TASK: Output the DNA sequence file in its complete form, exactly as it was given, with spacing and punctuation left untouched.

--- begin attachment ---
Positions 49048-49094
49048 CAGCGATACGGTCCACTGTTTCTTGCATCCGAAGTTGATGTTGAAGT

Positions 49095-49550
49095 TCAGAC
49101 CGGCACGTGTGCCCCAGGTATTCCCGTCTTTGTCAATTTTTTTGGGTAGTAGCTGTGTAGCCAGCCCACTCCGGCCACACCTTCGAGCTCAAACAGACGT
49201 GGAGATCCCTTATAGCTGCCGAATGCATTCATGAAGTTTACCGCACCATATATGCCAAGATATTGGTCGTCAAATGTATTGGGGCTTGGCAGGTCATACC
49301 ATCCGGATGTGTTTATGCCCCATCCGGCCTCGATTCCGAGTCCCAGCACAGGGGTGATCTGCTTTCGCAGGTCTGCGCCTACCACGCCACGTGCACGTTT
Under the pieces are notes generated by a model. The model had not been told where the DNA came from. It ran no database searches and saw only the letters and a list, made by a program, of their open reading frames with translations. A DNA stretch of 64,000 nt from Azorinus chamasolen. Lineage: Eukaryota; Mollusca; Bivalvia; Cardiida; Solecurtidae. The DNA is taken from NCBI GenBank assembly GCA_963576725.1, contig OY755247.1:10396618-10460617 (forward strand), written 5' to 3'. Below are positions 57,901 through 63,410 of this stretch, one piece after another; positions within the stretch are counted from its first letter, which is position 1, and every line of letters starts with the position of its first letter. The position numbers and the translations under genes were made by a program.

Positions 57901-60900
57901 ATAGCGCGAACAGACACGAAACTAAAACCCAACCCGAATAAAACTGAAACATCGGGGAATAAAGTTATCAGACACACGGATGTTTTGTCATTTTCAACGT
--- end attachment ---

Positions 49048-49094
49048 CAGCGATACGGTCCACTGTTTCTTGCATCCGAAGTTGATGTTGAAGT

Positions 49095-49550
49095 TCAGAC
49101 CGGCACGTGTGCCCCAGGTATTCCCGTCTTTGTCAATTTTTTTGGGTAGTAGCTGTGTAGCCAGCCCACTCCGGCCACACCTTCGAGCTCAAACAGACGT
49201 GGAGATCCCTTATAGCTGCCGAATGCATTCATGAAGTTTACCGCACCATATATGCCAAGATATTGGTCGTCAAATGTATTGGGGCTTGGCAGGTCATACC
49301 ATCCGGATGTGTTTATGCCCCATCCGGCCTCGATTCCGAGTCCCAGCACAGGGGTGATCTGCTTTCGCAGGTCTGCGCCTACCACGCCACGTGCACGTTT
Under the pieces are notes generated by a model. The model had not been told where the DNA came from. It ran no database searches and saw only the letters and a list, made by a program, of their open reading frames with translations. A DNA stretch of 64,000 nt from Azorinus chamasolen. Lineage: Eukaryota; Mollusca; Bivalvia; Cardiida; Solecurtidae. The DNA is taken from NCBI GenBank assembly GCA_963576725.1, contig OY755247.1:10396618-10460617 (forward strand), written 5' to 3'. Below are positions 57,901 through 63,410 of this stretch, one piece after another; positions within the stretch are counted from its first letter, which is position 1, and every line of letters starts with the position of its first letter. The position numbers and the translations under genes were made by a program.

Positions 57901-60900
57901 ATAGCGCGAACAGACACGAAACTAAAACCCAACCCGAATAAAACTGAAACATCGGGGAATAAAGTTATCAGACACACGGATGTTTTGTCATTTTCAACGT